Removing snow and ice from driveways, walkways and stairs is very important during the winter months. Heavy snow can cause damage to roofs and gutters, and ice can create a dangerous hazard on your property. If your area is prone to freezing temperatures, keep these tips in mind.
Facts about snow and ice
- One study saw that during an ice storm, 72% of emergency room patients had injuries due to falls. Those falls resulted in fractures 39% of the time. (Source: US National Library of Medicine)
- From 1990 to 2006, 195,000 people were treated in the ER for snow shoveling injuries. (Source: WebMD)
- Snow shoveling injuries affects men more than women. (Source: WebMD)
- When shoveling snow, adults over the age of 55 were 4.25 times more likely than younger people to suffer from heart-related symptoms. (Source: WebMD)
Tips for properly removing snow and ice
- To prevent snow-shoveling injuries, warm up your muscles beforehand, take your time to prevent over exhaustion, keep hydrated and use the right equipment.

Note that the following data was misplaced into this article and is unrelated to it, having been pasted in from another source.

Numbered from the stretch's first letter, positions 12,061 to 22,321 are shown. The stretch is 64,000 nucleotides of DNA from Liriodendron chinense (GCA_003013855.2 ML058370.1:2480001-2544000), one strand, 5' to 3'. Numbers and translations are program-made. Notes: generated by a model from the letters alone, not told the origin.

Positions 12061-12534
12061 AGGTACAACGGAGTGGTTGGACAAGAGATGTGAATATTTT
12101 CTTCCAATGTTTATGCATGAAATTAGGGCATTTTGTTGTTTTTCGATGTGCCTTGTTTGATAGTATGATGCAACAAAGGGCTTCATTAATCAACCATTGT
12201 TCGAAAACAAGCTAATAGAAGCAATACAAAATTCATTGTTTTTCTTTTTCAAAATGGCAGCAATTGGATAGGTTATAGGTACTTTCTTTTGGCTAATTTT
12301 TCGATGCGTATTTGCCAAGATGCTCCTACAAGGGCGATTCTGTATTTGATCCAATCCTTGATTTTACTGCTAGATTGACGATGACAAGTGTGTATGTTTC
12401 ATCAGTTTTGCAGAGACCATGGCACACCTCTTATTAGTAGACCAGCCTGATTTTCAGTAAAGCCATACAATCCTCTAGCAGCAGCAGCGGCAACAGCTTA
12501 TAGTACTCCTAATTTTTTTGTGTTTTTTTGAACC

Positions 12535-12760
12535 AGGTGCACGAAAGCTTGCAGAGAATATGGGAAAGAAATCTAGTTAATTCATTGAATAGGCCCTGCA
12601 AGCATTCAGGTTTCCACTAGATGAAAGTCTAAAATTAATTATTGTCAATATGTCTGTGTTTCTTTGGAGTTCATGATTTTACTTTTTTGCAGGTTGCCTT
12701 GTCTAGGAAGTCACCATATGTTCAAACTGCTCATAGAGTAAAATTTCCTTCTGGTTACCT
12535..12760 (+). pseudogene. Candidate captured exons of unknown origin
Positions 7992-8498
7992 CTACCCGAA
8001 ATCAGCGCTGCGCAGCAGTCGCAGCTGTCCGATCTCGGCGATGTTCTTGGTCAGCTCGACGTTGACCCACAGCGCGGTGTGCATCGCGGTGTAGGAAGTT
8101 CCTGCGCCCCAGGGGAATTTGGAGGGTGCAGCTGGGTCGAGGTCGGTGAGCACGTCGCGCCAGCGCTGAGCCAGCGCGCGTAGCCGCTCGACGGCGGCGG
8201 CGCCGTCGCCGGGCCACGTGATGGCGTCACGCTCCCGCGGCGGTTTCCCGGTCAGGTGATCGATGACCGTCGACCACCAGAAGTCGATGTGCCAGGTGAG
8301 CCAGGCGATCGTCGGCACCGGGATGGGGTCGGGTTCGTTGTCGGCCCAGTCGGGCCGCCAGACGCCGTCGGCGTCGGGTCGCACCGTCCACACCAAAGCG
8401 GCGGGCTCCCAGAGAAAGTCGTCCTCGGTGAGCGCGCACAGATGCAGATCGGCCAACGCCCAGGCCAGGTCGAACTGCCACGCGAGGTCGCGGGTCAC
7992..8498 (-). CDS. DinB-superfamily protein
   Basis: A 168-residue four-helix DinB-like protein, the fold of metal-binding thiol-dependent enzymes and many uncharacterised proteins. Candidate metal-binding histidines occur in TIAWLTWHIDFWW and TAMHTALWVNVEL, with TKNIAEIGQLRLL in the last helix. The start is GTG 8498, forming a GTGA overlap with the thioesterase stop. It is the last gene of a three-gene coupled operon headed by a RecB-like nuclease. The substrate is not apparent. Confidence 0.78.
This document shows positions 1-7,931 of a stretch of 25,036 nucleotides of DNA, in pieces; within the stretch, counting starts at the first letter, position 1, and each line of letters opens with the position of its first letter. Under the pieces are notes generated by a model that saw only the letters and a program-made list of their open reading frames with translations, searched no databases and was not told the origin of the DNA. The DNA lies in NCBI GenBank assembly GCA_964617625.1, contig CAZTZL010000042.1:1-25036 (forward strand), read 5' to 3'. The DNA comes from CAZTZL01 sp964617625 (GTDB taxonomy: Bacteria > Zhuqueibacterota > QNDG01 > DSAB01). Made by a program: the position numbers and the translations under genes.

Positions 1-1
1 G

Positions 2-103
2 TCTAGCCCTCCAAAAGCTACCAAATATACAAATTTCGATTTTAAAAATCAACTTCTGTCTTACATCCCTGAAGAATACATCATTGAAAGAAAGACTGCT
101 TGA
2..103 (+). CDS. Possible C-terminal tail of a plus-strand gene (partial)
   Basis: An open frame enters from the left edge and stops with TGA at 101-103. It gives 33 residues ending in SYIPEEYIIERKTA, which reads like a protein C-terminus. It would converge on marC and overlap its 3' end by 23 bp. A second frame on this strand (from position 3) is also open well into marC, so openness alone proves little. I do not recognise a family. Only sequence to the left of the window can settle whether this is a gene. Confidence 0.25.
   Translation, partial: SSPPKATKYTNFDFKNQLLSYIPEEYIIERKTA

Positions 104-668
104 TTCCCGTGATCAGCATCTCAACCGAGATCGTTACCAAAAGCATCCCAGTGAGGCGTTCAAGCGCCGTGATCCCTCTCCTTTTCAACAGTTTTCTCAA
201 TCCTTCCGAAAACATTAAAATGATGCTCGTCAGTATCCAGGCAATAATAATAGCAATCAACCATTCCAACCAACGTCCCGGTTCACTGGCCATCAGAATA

- Shovel snow as soon as possible to prevent it from icing over or drifting.
- When shoveling snow, do not dump the snow onto the sidewalk, street or over a drain.
- Use calcium chloride, not salt, to melt ice. It works better and faster than salt in lower temperatures and won’t cause as much damage to your property. Remove slush to prevent refreezing.
- Use a spreader when applying a de-icing product for even distribution. If snow or ice is predicted, apply a layer beforehand to prevent sticking.
- Do not use hot water to remove ice. This can quickly refreeze and turn to black ice.
- Keep a snow shovel and traction (like sand, kitty litter or sawdust) in your car to help unstick tires.
- Always offer to help to remove snow or ice from your neighbor’s walkway. They may not be able to do this themselves.